When Minecraft hit the scene back in 2009, there was very little like it. Original creator Markus “Notch” Persson was inspired by several games; roguelike world sim Dwarf Fortress, evil strategy game Dungeon Keeper, and – perhaps most obviously – the Zachtronics sandbox block-building game Infiniminer. These influences came together to create something unique and special. Notch initially released the game as a developmental version, not intended to be seen as a final edition.
This developmental version came to be known as “Minecraft Classic”. Further iterations of the game would of course follow, culminating in a full release for PC in 2011. Massive worldwide success and multiple console ports ensued, and Minecraft – alongside Mojang – got bought out by Microsoft in 2014 for embarrassing amounts of money. Minecraft went on to bigger and better things, but we never forgot that humble little classic release.
Neither, it seemed, did Microsoft. The game’s enjoying its 10th anniversary right now, and to celebrate, Microsoft is making the full version of Minecraft available via the internet. Minecraft Classic is now free, and you can play it here in the browser. The inexorable march of technology never ceases to amaze us. We remember our PCs not quite being powerful enough to run Minecraft at full settings, and now here we are enjoying it within our browser windows.
So, what does Minecraft Classic actually offer? The short answer is “everything the original 2009 Classic release did”. The long answer is the same, but tack on “and literally nothing else” to the end. The mission here is preservation, not necessarily convenience. Microsoft and Mojang say the game is being presented warts and all to commemorate how far Minecraft has come, and that’s very much apparent by how much of Minecraft Classic is identical to its actual 2009 counterpart.
What this means in practical terms is that those familiar with 2019 Minecraft are going to have a pretty significant adjustment period in theory. You won’t be able to actually mine and acquire materials, for a start, and you won’t be able to craft anything with the materials you’ve acquired. As such, the title “Minecraft” becomes a bit redundant. Perhaps it’s best to think of the title more like “statecraft” or “witchcraft”; a certain discipline that one practices.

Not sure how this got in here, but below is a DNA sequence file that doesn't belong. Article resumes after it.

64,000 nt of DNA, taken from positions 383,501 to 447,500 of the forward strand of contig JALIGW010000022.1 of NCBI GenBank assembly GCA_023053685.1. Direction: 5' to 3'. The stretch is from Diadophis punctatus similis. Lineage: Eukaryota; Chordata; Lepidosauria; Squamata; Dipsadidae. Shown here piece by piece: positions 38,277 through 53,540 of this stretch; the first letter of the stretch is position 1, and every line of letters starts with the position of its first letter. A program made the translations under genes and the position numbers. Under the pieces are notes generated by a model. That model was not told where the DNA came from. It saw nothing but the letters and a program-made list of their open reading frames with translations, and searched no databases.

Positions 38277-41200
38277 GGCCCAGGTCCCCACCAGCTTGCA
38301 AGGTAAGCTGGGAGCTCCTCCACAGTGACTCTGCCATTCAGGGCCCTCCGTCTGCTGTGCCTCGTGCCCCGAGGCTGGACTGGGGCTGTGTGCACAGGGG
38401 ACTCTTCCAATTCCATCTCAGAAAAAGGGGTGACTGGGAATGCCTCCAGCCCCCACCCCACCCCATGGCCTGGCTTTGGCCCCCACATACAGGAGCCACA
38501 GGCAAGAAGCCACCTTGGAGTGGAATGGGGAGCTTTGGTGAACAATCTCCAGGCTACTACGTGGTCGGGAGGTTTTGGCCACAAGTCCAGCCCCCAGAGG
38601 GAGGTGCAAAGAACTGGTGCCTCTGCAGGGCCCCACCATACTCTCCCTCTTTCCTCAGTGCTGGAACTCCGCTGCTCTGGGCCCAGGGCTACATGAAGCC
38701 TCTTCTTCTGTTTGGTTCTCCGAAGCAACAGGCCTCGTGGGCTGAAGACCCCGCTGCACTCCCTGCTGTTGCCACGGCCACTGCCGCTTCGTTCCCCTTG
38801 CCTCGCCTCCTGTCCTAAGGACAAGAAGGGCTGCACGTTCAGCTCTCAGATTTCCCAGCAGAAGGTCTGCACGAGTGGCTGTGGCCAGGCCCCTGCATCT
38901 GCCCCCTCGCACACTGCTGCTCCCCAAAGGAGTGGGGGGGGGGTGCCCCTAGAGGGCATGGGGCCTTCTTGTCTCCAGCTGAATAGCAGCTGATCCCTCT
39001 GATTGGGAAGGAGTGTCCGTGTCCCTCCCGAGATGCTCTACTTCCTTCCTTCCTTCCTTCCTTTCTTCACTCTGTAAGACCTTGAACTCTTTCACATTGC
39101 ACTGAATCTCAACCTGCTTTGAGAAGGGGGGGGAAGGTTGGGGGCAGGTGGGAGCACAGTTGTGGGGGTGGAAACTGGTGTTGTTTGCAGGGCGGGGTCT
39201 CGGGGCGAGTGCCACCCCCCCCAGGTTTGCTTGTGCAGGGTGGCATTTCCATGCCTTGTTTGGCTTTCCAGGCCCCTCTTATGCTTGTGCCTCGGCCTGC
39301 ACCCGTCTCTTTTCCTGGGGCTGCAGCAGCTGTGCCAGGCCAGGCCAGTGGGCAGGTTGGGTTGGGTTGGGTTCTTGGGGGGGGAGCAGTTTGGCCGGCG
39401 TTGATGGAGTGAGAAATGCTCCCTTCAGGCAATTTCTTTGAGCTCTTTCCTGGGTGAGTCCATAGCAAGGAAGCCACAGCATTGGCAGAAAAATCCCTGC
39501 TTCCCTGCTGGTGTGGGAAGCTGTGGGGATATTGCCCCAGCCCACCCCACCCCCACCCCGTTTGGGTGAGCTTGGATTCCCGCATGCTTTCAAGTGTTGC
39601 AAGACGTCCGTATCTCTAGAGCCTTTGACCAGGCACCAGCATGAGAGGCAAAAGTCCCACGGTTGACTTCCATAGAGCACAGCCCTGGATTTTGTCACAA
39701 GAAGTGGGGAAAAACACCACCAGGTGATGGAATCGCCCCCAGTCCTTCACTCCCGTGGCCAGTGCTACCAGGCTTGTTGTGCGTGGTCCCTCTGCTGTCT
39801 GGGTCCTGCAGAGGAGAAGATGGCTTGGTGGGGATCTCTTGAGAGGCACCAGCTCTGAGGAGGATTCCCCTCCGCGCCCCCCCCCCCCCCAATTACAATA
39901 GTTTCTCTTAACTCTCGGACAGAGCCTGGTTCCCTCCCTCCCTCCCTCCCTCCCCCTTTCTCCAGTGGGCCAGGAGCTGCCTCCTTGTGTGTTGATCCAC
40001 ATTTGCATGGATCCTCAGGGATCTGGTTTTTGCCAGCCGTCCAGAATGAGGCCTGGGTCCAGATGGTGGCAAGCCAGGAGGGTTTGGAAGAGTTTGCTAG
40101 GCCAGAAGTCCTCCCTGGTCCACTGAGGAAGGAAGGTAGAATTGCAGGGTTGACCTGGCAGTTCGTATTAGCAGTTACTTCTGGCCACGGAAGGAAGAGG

In those terms, Minecraft is pretty much intact. In this version, you’re restricted to destroying and creating tiles, and that’s pretty much all you can do. You’ve got 32 blocks to play with, each of which sports a different texture and color. It is entirely up to you how exactly you decide to use those 32 blocks. You could build a pretty house; you could simply try to build as tall a tower as possible; you could create a giant structure in the image of your favorite dog. The world is literally your oyster here.
In this sense, Minecraft Classic is still a game of frankly dizzying depth. Since you can dig right down through the earth, you can create massive subterranean cave systems, dizzying sky-palaces, or beachfront properties to shame even the most ardent lover of Miami real estate. The beauty of Minecraft Classic in 2009 was that the world bent to your imagination, and that spirit has very much been preserved here. This isn’t a game so much as it is a chance to show off how much you’ve got locked up in that brain.
Of course, Minecraft is not completely unrecognizable. Everyone’s favorite mute blue shirt-wearing protagonist Steve is still very much a part of this game, and being able to spawn friends to accompany Steve is a nice touch. Similarly, the blocky visual style and ambient soundtrack are both on display, and the game still feels like Minecraft. Just because it doesn’t have all of the adornments the later version would enjoy doesn’t mean it’s not still a great time.
If there were three words to accurately sum up Minecraft Classic, the words would indeed be “a great time”. It’s fun to call up some friends and go wandering around in a massive biome together, creating what you can and calling each other over to see your wondrous building projects (or destroying them, if you’re that kind of person). The spirit of Minecraft is on display here, all wide-eyed wonder and simplistic visuals. In many ways, this is a more enticing prospect than the new one precisely because of that simplicity.
Let’s unpack that idea a little. Minecraft as a concept is best sold as a chillout aid, a way to unwind after a grueling day at work or school. While the newer version does have gameplay systems and a structure, that probably isn’t what the majority of its players are playing it for. Rather, they’re playing it to kick back, enjoy existing in a world that isn’t going to arbitrarily kill them, and work on a long-term project. If that’s what you want, you might be better off with Minecraft Classic than modern Minecraft.
In the end, Minecraft Classic is completely free, and that is probably one of the greatest motivators known to man. If you’re into the fun-to-money ratio, Minecraft Classic provides an absurd amount of enjoyment for literally no dollar at all. Those of a more action-oriented bent should look elsewhere, but Mojang and Notch’s 2009 opus really does still have it where it counts.